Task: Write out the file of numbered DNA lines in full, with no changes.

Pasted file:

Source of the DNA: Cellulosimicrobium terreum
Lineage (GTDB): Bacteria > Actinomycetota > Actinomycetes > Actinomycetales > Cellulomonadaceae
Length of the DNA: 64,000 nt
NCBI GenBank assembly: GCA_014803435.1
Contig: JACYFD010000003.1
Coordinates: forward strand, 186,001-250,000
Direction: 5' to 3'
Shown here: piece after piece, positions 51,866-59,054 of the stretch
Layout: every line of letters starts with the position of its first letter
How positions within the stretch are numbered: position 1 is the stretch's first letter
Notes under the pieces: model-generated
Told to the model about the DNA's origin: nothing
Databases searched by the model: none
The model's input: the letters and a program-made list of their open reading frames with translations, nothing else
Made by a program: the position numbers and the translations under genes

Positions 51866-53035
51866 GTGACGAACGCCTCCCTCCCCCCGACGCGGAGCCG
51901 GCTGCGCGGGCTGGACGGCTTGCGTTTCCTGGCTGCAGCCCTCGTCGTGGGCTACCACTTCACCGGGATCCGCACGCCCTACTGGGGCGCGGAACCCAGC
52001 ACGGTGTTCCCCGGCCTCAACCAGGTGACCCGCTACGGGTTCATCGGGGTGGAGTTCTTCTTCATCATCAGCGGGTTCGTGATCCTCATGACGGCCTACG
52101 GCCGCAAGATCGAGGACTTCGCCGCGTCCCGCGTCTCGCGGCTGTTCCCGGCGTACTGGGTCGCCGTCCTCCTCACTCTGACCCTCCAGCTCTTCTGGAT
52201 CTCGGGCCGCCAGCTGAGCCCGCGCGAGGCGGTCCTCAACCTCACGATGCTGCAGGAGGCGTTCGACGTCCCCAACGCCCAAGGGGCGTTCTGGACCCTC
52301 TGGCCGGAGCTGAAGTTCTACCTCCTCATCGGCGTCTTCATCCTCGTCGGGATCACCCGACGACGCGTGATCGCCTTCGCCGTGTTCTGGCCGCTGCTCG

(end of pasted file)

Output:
Source of the DNA: Cellulosimicrobium terreum
Lineage (GTDB): Bacteria > Actinomycetota > Actinomycetes > Actinomycetales > Cellulomonadaceae
Length of the DNA: 64,000 nt
NCBI GenBank assembly: GCA_014803435.1
Contig: JACYFD010000003.1
Coordinates: forward strand, 186,001-250,000
Direction: 5' to 3'
Shown here: piece after piece, positions 51,866-59,054 of the stretch
Layout: every line of letters starts with the position of its first letter
How positions within the stretch are numbered: position 1 is the stretch's first letter
Notes under the pieces: model-generated
Told to the model about the DNA's origin: nothing
Databases searched by the model: none
The model's input: the letters and a program-made list of their open reading frames with translations, nothing else
Made by a program: the position numbers and the translations under genes

Positions 51866-53035
51866 GTGACGAACGCCTCCCTCCCCCCGACGCGGAGCCG
51901 GCTGCGCGGGCTGGACGGCTTGCGTTTCCTGGCTGCAGCCCTCGTCGTGGGCTACCACTTCACCGGGATCCGCACGCCCTACTGGGGCGCGGAACCCAGC
52001 ACGGTGTTCCCCGGCCTCAACCAGGTGACCCGCTACGGGTTCATCGGGGTGGAGTTCTTCTTCATCATCAGCGGGTTCGTGATCCTCATGACGGCCTACG
52101 GCCGCAAGATCGAGGACTTCGCCGCGTCCCGCGTCTCGCGGCTGTTCCCGGCGTACTGGGTCGCCGTCCTCCTCACTCTGACCCTCCAGCTCTTCTGGAT
52201 CTCGGGCCGCCAGCTGAGCCCGCGCGAGGCGGTCCTCAACCTCACGATGCTGCAGGAGGCGTTCGACGTCCCCAACGCCCAAGGGGCGTTCTGGACCCTC
52301 TGGCCGGAGCTGAAGTTCTACCTCCTCATCGGCGTCTTCATCCTCGTCGGGATCACCCGACGACGCGTGATCGCCTTCGCCGTGTTCTGGCCGCTGCTCG